HONORABLE MENTIONS: Former Wall Street Journal managing editor Paul Steiger gives Rupert Murdoch props for accomplishing his dream of becoming “the world’s most influential newspaper publisher,” but calls the mogul’s purchase of the Journal “his greatest test as a publisher.” In his assessment of Murdoch for the Time 100 list of this year’s most influential people, out Friday, Steiger foreshadows repercussions to Murdoch’s success, writing: “There is, to be sure, a darker side to Murdoch’s influence and legacy. He has at times subordinated the journalism operations he controls to further his own business interests, undermining their credibility if not their long-term profitability.” Steiger doesn’t write of recent Murdoch-mandated editorial changes at the Journal, nor of the recent departure of managing editor Marcus Brauchli, Steiger’s successor (presumably because all that happened past the issue’s deadline).

The fashion folks on this year’s list include French Vogue editor in chief Carine Roitfeld and artist Takashi Murakami, whose tie-ups with Louis Vuitton have sold millions. Former Dior designer Hedi Slimane sings Roitfeld praises in the issue, writing: “She has an innate ability to mix street culture and society, always avoiding the caricatures that can define both worlds and always recognizing the mix of both worlds as the only catalyst of energy and creativity.” Time’s annual gathering of the 100 honorees will be held May 8 at Jazz at Lincoln Center.

— Stephanie D. Smith

GREEN, BUT NOT TOTALLY: Tom Brokaw kicked off his moderation of a Vanity Fair green panel Monday night with “a couple of announcements. There will be no flashes of green underpants, nor will we be photographed with silk sheets.” (It was unclear whether Brokaw wholly intended the triple entendre, being at a green panel held by a magazine under siege for racy photos of Miley Cyrus, of whom photos earlier surfaced flashing a lime green bra.) The panel included Google’s Eric Schmidt, PayPal founder and green entrepreneur Elon Musk, architect William McDonough and Sustainable Bronx’s Majora Carter. That Carter was the only woman and the only person of color on the panel didn’t escape her attention. “I’m here to represent the ‘green the ghetto’ contingent,” she cracked. Schmidt, speaking of Google’s green efforts — including enlisting McDonough to build more environmentally friendly offices — insisted: “It’s not that hard” to make adjustments that have serious impact on sustainability.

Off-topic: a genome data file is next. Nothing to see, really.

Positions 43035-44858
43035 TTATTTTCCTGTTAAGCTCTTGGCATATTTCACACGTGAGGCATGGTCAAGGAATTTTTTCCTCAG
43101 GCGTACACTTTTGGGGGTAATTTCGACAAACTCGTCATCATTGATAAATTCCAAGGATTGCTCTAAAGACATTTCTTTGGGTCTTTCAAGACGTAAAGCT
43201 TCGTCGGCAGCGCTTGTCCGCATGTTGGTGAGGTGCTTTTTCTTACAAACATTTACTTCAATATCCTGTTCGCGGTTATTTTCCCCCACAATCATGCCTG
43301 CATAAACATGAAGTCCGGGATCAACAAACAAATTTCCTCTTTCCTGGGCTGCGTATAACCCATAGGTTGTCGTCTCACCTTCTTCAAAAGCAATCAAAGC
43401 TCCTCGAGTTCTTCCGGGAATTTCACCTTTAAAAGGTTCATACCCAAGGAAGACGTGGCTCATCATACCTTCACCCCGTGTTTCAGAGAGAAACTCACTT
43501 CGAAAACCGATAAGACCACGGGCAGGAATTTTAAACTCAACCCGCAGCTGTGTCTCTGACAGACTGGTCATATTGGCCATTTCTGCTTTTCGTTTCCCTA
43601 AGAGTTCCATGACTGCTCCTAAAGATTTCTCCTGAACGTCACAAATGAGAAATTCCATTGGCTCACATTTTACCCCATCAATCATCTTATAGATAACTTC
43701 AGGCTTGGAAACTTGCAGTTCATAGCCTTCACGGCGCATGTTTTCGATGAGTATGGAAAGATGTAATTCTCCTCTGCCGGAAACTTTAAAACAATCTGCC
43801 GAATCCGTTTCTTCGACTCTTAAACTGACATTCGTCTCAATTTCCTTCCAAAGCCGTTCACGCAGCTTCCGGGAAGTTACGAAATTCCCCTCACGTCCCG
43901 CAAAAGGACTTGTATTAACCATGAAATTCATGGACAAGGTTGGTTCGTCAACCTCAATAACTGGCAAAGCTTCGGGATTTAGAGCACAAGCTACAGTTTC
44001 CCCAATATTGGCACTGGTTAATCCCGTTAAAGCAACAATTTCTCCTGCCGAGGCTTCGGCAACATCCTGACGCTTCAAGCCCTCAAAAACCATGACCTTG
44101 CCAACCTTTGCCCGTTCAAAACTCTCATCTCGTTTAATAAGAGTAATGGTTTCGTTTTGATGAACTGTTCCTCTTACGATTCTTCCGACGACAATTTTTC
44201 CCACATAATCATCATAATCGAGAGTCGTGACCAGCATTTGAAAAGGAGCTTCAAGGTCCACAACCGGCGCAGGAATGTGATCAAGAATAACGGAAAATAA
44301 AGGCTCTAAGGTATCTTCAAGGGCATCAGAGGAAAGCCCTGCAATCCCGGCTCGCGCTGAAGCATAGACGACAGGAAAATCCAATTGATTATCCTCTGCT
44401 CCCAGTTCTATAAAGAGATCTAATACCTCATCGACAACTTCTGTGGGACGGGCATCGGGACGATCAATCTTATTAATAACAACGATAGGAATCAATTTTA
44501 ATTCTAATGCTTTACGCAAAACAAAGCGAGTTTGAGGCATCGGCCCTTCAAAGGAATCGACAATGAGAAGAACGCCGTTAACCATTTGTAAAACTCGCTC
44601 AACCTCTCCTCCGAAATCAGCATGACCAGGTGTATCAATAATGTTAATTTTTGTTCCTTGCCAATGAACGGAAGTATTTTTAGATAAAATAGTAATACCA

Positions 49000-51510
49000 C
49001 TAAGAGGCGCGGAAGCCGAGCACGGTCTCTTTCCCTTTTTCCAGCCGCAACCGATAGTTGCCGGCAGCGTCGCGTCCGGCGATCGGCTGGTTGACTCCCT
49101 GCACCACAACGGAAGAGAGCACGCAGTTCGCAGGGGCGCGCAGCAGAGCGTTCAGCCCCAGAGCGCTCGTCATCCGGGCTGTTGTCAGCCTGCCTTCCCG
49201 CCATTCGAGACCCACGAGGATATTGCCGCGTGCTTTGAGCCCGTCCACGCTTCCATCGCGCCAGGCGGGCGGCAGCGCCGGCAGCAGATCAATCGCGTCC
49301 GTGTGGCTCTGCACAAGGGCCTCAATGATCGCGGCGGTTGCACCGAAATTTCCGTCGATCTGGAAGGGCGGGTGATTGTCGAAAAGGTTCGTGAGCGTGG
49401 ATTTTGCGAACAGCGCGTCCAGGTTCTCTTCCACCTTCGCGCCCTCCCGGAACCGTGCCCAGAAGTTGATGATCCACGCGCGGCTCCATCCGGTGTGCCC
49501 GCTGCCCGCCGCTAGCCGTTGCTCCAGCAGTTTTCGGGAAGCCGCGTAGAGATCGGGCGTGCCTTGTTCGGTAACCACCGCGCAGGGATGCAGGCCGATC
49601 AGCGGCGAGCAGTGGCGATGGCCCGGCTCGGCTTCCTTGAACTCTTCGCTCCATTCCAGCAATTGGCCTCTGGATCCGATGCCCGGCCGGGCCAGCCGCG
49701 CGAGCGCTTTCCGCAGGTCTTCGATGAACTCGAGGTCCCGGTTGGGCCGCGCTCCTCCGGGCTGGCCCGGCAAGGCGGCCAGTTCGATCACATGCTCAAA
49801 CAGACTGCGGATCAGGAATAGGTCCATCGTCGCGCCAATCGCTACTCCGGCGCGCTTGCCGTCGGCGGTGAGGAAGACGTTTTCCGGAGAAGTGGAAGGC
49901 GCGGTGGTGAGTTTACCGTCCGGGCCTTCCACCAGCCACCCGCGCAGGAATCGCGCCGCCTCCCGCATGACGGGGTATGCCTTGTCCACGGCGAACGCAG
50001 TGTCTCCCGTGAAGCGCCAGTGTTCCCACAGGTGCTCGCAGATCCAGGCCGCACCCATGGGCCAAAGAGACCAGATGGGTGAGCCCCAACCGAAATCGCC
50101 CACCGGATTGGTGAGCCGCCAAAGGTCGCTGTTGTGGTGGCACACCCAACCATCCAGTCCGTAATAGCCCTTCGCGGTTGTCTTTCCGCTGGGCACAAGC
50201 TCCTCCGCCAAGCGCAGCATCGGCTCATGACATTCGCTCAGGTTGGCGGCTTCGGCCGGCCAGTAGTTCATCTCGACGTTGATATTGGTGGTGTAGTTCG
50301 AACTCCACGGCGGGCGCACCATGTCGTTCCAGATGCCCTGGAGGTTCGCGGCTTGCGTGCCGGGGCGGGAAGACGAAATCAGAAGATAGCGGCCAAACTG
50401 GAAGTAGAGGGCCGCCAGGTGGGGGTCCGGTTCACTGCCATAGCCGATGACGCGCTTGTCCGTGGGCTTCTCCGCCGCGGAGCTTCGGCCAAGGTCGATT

This story first appeared in the April 30, 2008 issue of WWD. Subscribe Today.

“When you work with Google, maybe it’s easy,” Brokaw replied.

Later, he pressed Schmidt to reconcile his and his fellow Google executives’ use of a retrofitted Boeing 767 plane with environmental concerns. Schmidt’s answer mostly amounted to a change of subject.

— Irin Carmon

EW FINDS ITS MAN: Brian Anstey was named Entertainment Weekly’s design director. Anstey succeeds Geraldine Hessler, who left earlier this month. Managing editor Rick Tetzeli sent a memo to the staff late Wednesday night, describing Anstey as “a strong leader and a great collaborator, and he’s got a bucket of editorial ideas and a deep passion for this magazine. Plus, at [The University of] Iowa he designed a poster of Diablo Cody for the college radio station, so he must have always been destined for this gig!” Anstey, who was previously an art director at the weekly magazine, has served as acting design director since Hessler’s departure.

— S.D.S.

FLAT IS OK: Martha Stewart Living Omnimedia Inc. is in the market for “appropriate acquisitions,” Susan Lyne, president and chief executive officer, said Tuesday — although she didn’t say what or in what sector. On a conference call with analysts as the company reported first-quarter results, Lyne also talked about the publishing division, which had essentially flat revenues in the quarter compared with the prior year — $40.8 million versus $40.6 million. But excluding the shuttered Blueprint from the picture, the increase would have been 4 percent. Operating income rose to $1.7 million from $1.3 million and the company predicts ad revenues will finish the second quarter up in the midsingle digits. Like its competitors, the company is hoping to further diversify its ad categories to minimize the impact of a significant downturn in any one sector. Wenda Harris Millard, president, media, pointed to beauty, travel, technology and consumer electronics and pet supplies as “growing sectors” for the balance of the year. She added that there is very limited visibility past June with advertising since the marketing community is making deals later than usual.

Overall the company’s revenues increased approximately 2 percent to $67.8 million, from $66.7 million. After deducting for production, selling, distribution and other costs, the firm had an overall loss with net losses in the quarter totaling $4.2 million. This compares with net losses of $11.9 million in the first quarter of last year, with the reduction a result of higher ad sales at several of its magazines.

But if MSLO’s magazines did OK, the McGraw-Hill Companies Inc. at BusinessWeek’s global edition were down 19.4 percent to approximately 429 pages from 532 pages last year, and broadcasting revenue of $23.7 million was basically flat. Revenues in the business-to-business group, which includes BusinessWeek and Aviation Week, rose 3.5 percent to $219.7 million.

— Amy Wicks

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